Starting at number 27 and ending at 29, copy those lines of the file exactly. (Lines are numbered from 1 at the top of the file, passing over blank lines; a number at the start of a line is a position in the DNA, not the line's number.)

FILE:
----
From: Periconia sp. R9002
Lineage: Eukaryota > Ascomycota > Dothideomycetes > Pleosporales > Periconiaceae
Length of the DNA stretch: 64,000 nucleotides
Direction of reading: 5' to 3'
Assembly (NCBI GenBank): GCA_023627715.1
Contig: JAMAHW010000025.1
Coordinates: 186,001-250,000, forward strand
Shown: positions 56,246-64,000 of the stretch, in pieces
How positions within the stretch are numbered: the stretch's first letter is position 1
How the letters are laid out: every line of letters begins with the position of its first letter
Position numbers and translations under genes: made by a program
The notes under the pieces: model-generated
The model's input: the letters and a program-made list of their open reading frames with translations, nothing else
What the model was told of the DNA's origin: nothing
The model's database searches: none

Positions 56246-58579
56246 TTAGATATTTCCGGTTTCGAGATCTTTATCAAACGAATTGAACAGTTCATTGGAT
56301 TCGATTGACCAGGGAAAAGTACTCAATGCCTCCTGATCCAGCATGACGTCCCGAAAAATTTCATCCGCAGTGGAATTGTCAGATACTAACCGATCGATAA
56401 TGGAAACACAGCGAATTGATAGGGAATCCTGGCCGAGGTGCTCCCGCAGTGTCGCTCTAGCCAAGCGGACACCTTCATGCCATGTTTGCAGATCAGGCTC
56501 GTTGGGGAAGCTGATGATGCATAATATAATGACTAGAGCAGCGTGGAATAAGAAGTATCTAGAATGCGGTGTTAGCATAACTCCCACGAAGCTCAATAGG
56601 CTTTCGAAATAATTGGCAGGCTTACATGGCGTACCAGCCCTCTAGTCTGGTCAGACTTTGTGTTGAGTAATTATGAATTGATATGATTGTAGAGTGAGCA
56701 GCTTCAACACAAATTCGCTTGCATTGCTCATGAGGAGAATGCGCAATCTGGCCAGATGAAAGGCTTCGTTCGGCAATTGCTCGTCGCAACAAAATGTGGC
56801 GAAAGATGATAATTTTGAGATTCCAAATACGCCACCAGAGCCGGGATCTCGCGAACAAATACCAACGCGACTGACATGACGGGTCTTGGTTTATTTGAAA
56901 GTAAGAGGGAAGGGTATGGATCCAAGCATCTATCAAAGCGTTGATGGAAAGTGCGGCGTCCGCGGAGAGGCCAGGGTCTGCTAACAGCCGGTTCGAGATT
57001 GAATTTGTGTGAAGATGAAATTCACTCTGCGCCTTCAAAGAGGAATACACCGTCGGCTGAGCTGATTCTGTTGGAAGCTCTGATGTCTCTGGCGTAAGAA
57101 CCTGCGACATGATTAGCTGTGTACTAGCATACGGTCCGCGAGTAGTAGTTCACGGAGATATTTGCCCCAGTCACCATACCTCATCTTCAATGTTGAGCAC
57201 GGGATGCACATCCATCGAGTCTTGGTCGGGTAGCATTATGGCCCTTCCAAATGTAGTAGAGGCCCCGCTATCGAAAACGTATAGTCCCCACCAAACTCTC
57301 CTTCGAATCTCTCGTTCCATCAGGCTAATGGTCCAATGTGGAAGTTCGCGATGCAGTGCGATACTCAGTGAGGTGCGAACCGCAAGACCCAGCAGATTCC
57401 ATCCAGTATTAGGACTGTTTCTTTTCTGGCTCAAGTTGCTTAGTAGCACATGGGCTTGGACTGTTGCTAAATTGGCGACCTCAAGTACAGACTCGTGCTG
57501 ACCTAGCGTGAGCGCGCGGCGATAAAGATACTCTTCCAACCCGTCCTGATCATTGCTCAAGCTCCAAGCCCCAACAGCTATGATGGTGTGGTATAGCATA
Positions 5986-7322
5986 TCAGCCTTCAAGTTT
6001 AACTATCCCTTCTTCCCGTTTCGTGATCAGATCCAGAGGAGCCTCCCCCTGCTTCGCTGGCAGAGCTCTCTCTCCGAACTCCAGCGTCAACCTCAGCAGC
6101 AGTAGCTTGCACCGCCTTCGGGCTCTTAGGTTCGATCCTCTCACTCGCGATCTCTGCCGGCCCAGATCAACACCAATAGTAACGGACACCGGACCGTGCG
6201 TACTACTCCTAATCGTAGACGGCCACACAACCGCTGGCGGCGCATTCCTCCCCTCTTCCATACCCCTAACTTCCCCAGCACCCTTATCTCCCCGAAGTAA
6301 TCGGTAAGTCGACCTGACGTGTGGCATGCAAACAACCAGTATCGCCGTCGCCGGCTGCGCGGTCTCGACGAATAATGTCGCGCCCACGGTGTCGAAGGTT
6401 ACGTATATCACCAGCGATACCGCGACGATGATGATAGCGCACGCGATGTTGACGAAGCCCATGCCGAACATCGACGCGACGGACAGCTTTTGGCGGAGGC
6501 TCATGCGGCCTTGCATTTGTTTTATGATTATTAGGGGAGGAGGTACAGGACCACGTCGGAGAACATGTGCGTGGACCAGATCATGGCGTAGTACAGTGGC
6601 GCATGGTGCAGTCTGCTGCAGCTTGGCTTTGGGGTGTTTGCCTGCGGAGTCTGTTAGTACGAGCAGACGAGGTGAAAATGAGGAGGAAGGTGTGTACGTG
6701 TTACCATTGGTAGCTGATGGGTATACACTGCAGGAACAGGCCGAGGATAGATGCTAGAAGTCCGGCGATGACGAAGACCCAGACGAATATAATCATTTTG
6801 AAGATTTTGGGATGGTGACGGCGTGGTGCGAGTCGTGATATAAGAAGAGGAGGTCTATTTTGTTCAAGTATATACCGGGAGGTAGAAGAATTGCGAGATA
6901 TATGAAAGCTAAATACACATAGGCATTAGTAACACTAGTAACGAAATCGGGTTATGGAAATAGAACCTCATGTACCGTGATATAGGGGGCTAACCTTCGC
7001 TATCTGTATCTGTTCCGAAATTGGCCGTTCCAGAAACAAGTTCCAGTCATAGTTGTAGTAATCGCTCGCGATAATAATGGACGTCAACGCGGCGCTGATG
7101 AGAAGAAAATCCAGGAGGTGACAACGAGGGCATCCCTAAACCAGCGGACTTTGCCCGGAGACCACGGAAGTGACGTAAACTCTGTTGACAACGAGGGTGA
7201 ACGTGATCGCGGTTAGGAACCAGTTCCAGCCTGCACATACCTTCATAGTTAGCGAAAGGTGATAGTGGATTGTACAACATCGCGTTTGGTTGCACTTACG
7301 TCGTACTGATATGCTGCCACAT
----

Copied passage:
57201 GGGATGCACATCCATCGAGTCTTGGTCGGGTAGCATTATGGCCCTTCCAAATGTAGTAGAGGCCCCGCTATCGAAAACGTATAGTCCCCACCAAACTCTC
57301 CTTCGAATCTCTCGTTCCATCAGGCTAATGGTCCAATGTGGAAGTTCGCGATGCAGTGCGATACTCAGTGAGGTGCGAACCGCAAGACCCAGCAGATTCC
57401 ATCCAGTATTAGGACTGTTTCTTTTCTGGCTCAAGTTGCTTAGTAGCACATGGGCTTGGACTGTTGCTAAATTGGCGACCTCAAGTACAGACTCGTGCTG